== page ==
"according to accounts in his lifetime, he was struck by a missile variously described as a stone or a brick. Although it gave him a large bruise and momentarily stunned him, the object drew no blood; Private Bosbyshell was purportedly the first man wounded in the Union cause": "purportedly", "accounts", "in his lifetime" and "variously described" leave me wondering whether historians today generally believe these accounts.
They don't seem to. There is a source which is a virtual play by play of the Baltimore Riots and other events of the first days of the Civil War and Bosbyshell is not mentioned in that context. Without Bosbyshell to push it, the claim seems to have dropped away, though I can't find a source that says it.--Wehwalt (talk) 22:49, 24 April 2014 (UTC)
If you don't think he was hit, then there may be a problem with the way the lead reads, but I'm just doing a prose review here. - Dank (push to talk) 02:54, 25 April 2014 (UTC)
"a post he still held as of 1908": I think "serving until 1908" or "serving until at least 1908" would be clearer (although, like your wording, the latter raises the question of why we don't know how long he served).
Because Bosbyshell doesn't have biographers. This article is probably the best reference on him, and there's nothing I could find that discussed his employment later than that. I looked through the GMU databases too.--Wehwalt (talk) 22:49, 24 April 2014 (UTC)
Thank you kindly for the review and support, and for the copyediting.--Wehwalt (talk) 22:49, 24 April 2014 (UTC)
Your articles are always a pleasure to read. I'm doing a lot less copyediting while I work on copyediting software, but I couldn't resist this one. - Dank (push to talk) 02:59, 25 April 2014 (UTC)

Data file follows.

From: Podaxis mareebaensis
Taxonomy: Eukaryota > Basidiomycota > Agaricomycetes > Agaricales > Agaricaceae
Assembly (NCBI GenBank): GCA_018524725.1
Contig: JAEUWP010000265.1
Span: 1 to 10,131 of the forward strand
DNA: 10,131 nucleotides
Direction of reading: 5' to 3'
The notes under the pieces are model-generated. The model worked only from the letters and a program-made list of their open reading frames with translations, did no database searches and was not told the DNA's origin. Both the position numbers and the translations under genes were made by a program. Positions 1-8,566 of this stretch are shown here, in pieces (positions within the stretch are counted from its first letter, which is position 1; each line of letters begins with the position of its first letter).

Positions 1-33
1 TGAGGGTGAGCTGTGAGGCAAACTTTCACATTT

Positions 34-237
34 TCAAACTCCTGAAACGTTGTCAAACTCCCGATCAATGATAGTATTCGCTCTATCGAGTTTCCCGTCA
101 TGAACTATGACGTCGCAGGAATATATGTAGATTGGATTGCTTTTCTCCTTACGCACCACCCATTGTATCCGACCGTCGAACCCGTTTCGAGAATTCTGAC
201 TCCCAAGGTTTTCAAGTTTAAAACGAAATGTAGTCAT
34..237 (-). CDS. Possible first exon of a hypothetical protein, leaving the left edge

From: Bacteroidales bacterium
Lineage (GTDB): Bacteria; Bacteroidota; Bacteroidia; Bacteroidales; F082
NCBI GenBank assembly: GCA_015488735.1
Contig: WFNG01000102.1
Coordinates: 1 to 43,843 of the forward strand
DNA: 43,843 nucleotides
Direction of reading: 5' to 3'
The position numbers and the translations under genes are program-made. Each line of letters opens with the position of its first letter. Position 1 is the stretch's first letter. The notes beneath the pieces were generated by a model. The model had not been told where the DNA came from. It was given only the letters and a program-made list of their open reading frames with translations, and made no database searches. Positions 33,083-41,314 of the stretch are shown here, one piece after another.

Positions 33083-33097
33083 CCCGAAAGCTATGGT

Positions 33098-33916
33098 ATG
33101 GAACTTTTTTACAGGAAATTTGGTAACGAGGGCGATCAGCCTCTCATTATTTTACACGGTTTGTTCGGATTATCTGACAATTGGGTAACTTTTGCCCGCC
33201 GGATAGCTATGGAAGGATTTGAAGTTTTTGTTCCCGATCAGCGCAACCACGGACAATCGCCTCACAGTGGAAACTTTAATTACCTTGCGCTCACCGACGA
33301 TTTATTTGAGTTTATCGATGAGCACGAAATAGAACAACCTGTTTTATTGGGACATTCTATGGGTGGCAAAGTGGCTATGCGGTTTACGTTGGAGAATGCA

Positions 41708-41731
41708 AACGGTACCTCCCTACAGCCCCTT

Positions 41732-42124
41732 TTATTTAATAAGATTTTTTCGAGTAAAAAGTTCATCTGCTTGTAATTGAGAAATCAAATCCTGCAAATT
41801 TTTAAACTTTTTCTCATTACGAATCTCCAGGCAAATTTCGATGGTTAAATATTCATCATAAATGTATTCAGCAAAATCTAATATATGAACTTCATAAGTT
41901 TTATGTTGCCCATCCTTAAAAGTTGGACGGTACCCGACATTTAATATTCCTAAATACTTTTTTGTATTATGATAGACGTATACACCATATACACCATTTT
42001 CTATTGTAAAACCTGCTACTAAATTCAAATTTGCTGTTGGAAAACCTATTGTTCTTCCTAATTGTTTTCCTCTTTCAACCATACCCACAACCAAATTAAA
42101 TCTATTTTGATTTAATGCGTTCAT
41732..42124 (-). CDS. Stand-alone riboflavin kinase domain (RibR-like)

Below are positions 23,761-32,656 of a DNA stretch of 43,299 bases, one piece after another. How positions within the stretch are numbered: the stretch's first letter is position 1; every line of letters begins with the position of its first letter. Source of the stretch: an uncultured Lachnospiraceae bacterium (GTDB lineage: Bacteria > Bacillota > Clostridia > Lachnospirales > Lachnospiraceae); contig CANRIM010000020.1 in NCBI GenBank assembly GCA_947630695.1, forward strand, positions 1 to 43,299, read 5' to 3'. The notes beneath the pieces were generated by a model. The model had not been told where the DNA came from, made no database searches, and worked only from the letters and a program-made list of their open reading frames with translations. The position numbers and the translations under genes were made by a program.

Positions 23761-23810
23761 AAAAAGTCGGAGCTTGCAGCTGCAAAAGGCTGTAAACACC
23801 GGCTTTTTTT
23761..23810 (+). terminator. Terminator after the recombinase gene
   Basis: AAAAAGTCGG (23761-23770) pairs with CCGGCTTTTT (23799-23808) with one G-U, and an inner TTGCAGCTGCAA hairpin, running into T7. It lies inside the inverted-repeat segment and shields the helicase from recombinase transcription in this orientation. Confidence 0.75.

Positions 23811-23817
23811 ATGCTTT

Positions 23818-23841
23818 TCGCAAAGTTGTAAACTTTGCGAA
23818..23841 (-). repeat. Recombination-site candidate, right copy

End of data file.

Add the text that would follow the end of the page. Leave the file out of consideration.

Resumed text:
Comments, leaning to Support -- recusing myself from delegate duties to review, as I have a FAC open myself at the moment...
Copyedited as usual, so pls let me know if you disagree with anything. My only outstanding comment is that normally we pick people up for overlinking but I wonder if the lead isn't underlinked here... I'd have normally expected links to United States Mint, Philadelphia, Union, Confederate, and Baltimore -- and that's just in the first paragraph. Of course if you feel there's a good reason not to link I'm happy to discuss...
I tend to underlink in doubtful cases. It's really a question of what I think is going to be useful to the reader. I don't tend to link major cities.--Wehwalt (talk) 12:33, 3 May 2014 (UTC)
Structure and level of detail look fine.
No dab or dup links when I checked.
Will rely on Nikki's image review. Cheers, Ian Rose (talk) 01:22, 3 May 2014 (UTC)
Source review -- sources look reliable and formatting appears generally consistent, however:
You have a question mark for the publishing date of his Descendants work but seem definite about the date in the main body -- should be consistent.
I'd have expected to see retrieval dates for all the online newspaper refs, not just one.
I've removed that one, which is not a newspaper. As I understand the guideline, if it is something that is not going to change (page images of books or newspapers, for example), there is no need to provide an access date. Similarly, the page that had the access date, Smith's numismatic biographies, is a PDF and an online version of a published book (though I think it had a very small printing).
NYT is linked half a dozen times (on first use seems enough) but Philly Record not once.
I'm curious to know why the volume of the first Senate journal appears in bold but not the second, though it may be some quirk of the template. Cheers, Ian Rose (talk) 01:22, 3 May 2014 (UTC)
I'm not certain, I obviously copy and pasted one to the other, just filling in the info. In Franklin Peale, where I use the Senate journals similarly, both are bolded. If I haven't responded, it means I've gone and done it. Thank you for the reviews.--Wehwalt (talk) 12:33, 3 May 2014 (UTC)
All of the above is fine by me, happy to support. Cheers, Ian Rose (talk) 13:22, 3 May 2014 (UTC)